Freshly isolated intraepithelial γδ and αβ T cells expressed IL-5 and IFN-γ mRNA, but not IL-2 and IL-4. When these CD3+ IELs were stimulated by mAb anti-CD3, IL-2- and IL-4-specific mRNA were induced in addition to the enhanced IL-5- and IFN-γ-specific mRNA expression (Fig. 9, A-D), in accord with our earlier findings (5, 13, 33). It was important to note that mIEC inhibited the expression of these Th1 and Th2 cytokine-specific mRNA in both γδ and αβ T cells. These observations have further shown that mIEC provide inhibitory signals that down-regulate the expression of Th1 and Th2 cytokine-specific mRNA in intraepithelial γδ and αβ T cells. It is well known that Th1 and Th2 cells down-regulate each other via specific cytokines (e.g., IFN-γ and IL-10, respectively) (50). However, mIEC inhibited both Th1 and Th2 cytokines simultaneously. This interesting finding provided two possibilities. The first is that new or known inhibitory substances (e.g., TGF-β) that down-regulate both Th1 and Th2 responses are produced by IELs following the interaction with cell surface molecules on IECs. Alternatively, a unique and new signal through a surface molecule on IEC may directly inhibit both Th1 and Th2 cytokine activation pathways. These issues are currently under investigation by our group.
It is interesting to note that although the levels of elevated IFN-γ and IL-5 mRNA were decreased following treatment of activated γδ and αβ T cells with mIEC-treated IELs, these cytokine-specific mRNA were still detected. On the other hand, the expression of IL-2- and IL-4-specific mRNA was completely inhibited by the presence of mIEC. Thus, the profile of Th1 and Th2 cytokines seen in the mIEC-treated intraepithelial γδ and αβ T cells (e.g., IFN-γ and IL-5, but not IL-2 and IL-4) that had been activated via the TCR-CD3 complex is similar to that seen in the freshly isolated γδ and αβ IELs (Fig. 9, A-D). Thus, it appeared that expression of cytokine-specific mRNA by IELs is down-regulated by IECs in vivo. Since intraepithelial γδ and αβ T cells are continuously exposed to a wide variety of intestinal Ags and stimulatory molecules, down-regulatory signals provided by IECs would be necessary for the maintenance of an appropriate cytokine balance in the GI tract environment. Thus, these IECs down-regulate quiescent IEL T cells that are otherwise responsive to exogenous and pathogenic agents, including bacteria, virus, and parasites.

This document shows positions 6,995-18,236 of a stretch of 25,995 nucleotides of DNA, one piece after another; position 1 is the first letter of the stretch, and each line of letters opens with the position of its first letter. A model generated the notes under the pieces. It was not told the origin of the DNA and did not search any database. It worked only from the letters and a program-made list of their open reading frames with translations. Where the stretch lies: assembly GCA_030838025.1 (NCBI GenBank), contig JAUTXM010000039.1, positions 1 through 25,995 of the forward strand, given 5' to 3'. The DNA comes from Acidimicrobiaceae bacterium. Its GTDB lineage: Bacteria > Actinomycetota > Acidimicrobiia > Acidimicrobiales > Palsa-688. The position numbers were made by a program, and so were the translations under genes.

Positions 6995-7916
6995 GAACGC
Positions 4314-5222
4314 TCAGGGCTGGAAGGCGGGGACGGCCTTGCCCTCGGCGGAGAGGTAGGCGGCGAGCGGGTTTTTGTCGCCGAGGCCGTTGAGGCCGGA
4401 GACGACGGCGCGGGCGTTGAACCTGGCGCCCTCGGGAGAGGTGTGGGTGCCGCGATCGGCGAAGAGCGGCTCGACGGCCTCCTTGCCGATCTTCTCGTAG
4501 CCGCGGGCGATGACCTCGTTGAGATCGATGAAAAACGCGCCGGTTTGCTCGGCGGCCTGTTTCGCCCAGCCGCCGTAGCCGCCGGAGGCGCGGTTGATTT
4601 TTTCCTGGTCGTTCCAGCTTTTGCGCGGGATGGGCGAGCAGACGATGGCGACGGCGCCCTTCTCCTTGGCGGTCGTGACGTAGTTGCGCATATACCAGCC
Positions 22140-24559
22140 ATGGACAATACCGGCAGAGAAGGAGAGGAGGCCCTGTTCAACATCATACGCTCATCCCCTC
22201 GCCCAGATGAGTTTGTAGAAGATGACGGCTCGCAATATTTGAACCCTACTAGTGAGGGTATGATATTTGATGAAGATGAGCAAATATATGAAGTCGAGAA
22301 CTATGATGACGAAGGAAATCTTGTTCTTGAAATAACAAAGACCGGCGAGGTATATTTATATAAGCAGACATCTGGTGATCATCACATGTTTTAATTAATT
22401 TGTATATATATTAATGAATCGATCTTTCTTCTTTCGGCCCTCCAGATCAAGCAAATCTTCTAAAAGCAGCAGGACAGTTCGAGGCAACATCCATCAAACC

In summary, our study is the first to show that IECs directly inhibit proliferative responses as well as cytokine synthesis in neighboring, activated intraepithelial γδ and αβ T cells induced by stimulation signals through the TCR-CD3 complex. However, IECs did not produce inhibitory molecules spontaneously. Further, the inhibitory signals from IECs were not blocked by Abs to TGF-β, CD1d, E-cadherin, or MHC class I or II, suggesting that specific molecules expressed by IECs may provide an inhibitory signal(s) to intraepithelial γδ and αβ T cells. Our current effort is focused on the isolation and characterization of this unknown molecule for the understanding of the precise mechanisms for inhibitory signal transduction from IECs to IELs.
The authors thank Dr. Charles O. Elson for his critical review, and Ms. Sheila D. Turner for the preparation of this manuscript.
This work was supported by U.S. Public Health Service Grants AI35932, DE09837, AI35544, AI18958, DE08228, DE04217, DE12242, and DK44240 as well as grants from the Ministry of Education, Science, Sports, and Culture and the Ministry of Health and Welfare in Japan.
Abbreviations used in this paper: GI, gastrointestinal; S-IgA, secretory immunoglobulin A; IELs, intraepithelial lymphocytes; IECs, intestinal epithelial cells; mIEC, intestinal epithelial cell membranes; RT-PCR, reverse transcriptase-polymerase chain reaction.